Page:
Dot Dot Dot: Your keyboard just might change the world
What if you could type twice as fast on your phone?
It would change the nature of capitalism and democracy.
Personally, I type about one-third the speed with my thumbs as I do on my desktop. That means I can move quickly enough on my phone that I don’t mind writing a tweet or a relatively short email or having a text conversation—some of the time. (My mom types on her iPhone with one index finger and writes texts that are small novellas. I am horrified at the thought of how long that must take her. Sorry, mom.)
Anything beyond that, however, I just will not do on my phone.
Earlier this week, a project appeared on Indiegogo raising money for a reimagined phone keyboard, one that would help you type dramatically faster with just your thumbs.
The project is called Minuum, and it replaces your phone’s usual keyboard with a minimal strip of clustered letters. The grouping mimics the qwerty keyboard you’re already familiar with, so you just mash the clusters as fast as you can and the computer figures out what you probably mean as you go. If there’s any ambiguity, it gives you a couple of choices that you can pick between with a quick tap.
When the web community got going, it was strictly a witch-in-the-wardrobe situation. You had to go to your big (ugly) desktop, wait for dial-up, and then navigate by, I don’t know, whatever Prodigy felt you should see. You didn’t take the Internet with you, it sat in the corner of your office or bedroom, and it stayed there.
Today, the Web is seeping into everything, everywhere. It’s already on our phones, but it’s the readers’ digest version. Projects like Minuum tell us: not for long. Right now, my phone is my secondary experience of the Internet, and it’s competing with my desktop. When I can type on my phone as fast as on my desktop, then it won’t be much of a horse race; the phone will leave the computer in the dust.
The Minuum project also showcases how much business is being changed by the Internet community. There certainly was some truth to the old myth that two guys in a garage could put Microsoft out of business. Sergei Brinn and Larry Page were those guys, but they still needed a venture capitalist to write them a check for a hundred grand to get their business started.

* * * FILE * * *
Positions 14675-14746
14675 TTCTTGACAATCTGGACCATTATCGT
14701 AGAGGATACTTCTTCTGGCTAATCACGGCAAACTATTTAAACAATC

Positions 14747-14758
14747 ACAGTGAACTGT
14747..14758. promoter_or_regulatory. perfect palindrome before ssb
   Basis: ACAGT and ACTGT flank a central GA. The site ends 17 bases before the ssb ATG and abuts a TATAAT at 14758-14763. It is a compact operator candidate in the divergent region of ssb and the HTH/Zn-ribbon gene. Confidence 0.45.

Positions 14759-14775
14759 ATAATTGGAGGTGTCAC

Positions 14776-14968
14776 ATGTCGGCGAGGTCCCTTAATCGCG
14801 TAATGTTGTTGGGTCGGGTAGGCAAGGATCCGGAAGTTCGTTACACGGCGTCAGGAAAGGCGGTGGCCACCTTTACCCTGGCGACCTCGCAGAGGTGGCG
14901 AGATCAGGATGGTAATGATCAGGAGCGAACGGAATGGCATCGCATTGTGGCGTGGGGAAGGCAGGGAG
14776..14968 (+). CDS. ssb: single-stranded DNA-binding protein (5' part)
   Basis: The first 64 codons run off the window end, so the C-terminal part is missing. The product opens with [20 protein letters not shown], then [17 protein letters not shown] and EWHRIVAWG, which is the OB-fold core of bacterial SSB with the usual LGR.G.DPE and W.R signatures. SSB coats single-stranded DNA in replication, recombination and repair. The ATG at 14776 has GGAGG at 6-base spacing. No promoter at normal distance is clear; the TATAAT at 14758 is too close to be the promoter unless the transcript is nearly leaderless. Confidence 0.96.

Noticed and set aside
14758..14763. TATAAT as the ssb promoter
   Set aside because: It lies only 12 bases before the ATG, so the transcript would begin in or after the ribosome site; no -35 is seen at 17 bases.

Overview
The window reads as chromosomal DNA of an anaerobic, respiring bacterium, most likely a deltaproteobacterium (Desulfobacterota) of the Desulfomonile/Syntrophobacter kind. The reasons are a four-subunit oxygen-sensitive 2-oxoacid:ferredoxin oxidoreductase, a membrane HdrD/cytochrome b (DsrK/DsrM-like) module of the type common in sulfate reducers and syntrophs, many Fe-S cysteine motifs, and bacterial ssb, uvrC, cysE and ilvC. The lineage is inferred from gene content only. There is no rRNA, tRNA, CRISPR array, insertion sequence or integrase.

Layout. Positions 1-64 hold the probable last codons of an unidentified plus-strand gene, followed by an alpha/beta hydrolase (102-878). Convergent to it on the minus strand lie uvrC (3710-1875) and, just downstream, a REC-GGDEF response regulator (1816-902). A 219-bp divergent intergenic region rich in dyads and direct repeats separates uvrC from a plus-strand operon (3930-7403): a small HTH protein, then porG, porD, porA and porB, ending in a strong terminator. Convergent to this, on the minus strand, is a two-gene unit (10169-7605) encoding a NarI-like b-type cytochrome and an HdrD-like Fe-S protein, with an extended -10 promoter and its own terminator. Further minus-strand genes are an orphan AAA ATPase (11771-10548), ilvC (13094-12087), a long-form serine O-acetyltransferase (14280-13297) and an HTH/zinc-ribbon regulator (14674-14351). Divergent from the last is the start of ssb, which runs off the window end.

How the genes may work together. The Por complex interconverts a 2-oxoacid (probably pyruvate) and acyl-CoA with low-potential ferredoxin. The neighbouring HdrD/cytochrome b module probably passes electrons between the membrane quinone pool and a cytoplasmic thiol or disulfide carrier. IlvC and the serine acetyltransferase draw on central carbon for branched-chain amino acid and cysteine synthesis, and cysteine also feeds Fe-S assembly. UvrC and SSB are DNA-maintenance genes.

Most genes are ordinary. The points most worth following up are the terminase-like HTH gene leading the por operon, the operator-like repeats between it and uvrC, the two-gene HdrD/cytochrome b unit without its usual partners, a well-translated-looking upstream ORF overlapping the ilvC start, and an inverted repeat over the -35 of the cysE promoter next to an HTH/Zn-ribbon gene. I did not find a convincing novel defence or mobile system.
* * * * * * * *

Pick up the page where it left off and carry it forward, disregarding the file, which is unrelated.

The advent of crowdfunding changes all that. Now, three guys who’ve reinvented the keyboard can throw up a page on Indiegogo and anyone with 5 bucks can help get them started. You, too, can be a VC, if you’ve got a fiver to spare. All of a sudden, the line between capital and labor—to put it in Marxist terms—is an order of magnitude more blurry than ever before.
If the Internet makes it possible for anyone to help supply capital, the Internet also dramatically reduces the capital needs of a new company or product. Whether it’s company chatrooms, reducing or eliminating office rent, or Web 2.0 tools like Expensify that make various back office functions a cheap trick, the Internet drastically reduces start up costs—meaning that not only can you support a new business with just $5, but also that $5 is a more meaningful contribution than it used to be.
In the Internet Age, we are all bourgeoisie.
If the Minuum project as a business proposition demonstrates the fundamental changes afoot in the nature of worldwide economics, the effects of its technology demonstrate the fundamental change happening in politics.
Already, I live a large portion of my life online. What happens when my fullest and primary experience of the Internet shifts to the thing that lies within 3 feet of me every minute of every day?
The history of writing is the history of western political development. The Hebrews invented the alphabet, the Greeks added vowels. An alphabet dramatically expanded the group of people who could consume and distribute information—as opposed to, say, pictograms, which took years to learn and were therefore relegated to a highly specialized class of scribes. That expansion led to the first democracy.
The printing press again dramatically expanded the production and consumption of information, leading to the development of representative government, democracy at scale—democracy as we have known it for the last 400 years.
Already, the Internet has disrupted that world order. The TEA party, Occupy, the Arab Spring, all began online. When anyone can write a manifesto on her phone and transmit it around the world... Well, let’s put it this way, farmers in rural China don’t have computers, but they do have smartphones.
And while that may sound like the end of history, it's also just the beginning. The Minuum project is working on ways that wiggling your arm would let you type on your watch.
Capitalism and little-ell liberal government are probably the two greatest humanitarian inventions in the history of humankind. Projects like Minuum demonstrate just how much the Internet is fundamentally changing both.